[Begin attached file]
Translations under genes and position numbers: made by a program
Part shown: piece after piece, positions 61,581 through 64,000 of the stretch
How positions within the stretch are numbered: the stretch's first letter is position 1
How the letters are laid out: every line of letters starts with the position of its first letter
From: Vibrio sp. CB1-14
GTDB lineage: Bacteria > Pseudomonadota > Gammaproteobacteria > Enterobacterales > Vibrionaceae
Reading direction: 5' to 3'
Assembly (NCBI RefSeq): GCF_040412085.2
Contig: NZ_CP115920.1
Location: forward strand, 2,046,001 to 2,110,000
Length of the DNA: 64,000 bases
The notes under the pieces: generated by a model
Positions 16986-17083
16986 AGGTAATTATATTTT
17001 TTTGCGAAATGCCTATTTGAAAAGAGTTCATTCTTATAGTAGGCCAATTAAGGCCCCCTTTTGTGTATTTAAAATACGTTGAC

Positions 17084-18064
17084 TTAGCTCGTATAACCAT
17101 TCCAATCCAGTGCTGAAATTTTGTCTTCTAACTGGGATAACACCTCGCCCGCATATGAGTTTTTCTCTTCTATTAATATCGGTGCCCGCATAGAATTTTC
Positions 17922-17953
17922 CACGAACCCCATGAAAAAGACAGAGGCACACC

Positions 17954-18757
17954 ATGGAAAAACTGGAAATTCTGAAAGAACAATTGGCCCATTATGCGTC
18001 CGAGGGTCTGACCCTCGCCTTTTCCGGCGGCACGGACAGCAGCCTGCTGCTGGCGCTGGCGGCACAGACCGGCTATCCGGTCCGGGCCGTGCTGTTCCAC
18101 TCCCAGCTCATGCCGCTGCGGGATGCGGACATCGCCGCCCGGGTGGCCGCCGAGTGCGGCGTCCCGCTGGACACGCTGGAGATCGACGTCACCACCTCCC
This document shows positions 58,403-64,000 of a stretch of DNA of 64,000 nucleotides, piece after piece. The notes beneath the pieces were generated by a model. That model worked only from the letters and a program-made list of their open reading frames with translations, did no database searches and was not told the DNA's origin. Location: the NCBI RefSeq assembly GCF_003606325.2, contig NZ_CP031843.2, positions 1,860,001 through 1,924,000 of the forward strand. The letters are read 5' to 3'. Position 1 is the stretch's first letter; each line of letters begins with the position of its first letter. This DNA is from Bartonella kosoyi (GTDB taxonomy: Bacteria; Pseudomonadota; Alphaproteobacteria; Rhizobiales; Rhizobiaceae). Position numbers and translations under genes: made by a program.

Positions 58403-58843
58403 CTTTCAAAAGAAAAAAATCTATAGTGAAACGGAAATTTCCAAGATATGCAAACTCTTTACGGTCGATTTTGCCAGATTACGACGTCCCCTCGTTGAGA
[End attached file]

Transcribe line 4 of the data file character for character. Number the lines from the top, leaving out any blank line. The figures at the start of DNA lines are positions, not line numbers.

How the letters are laid out: every line of letters starts with the position of its first letter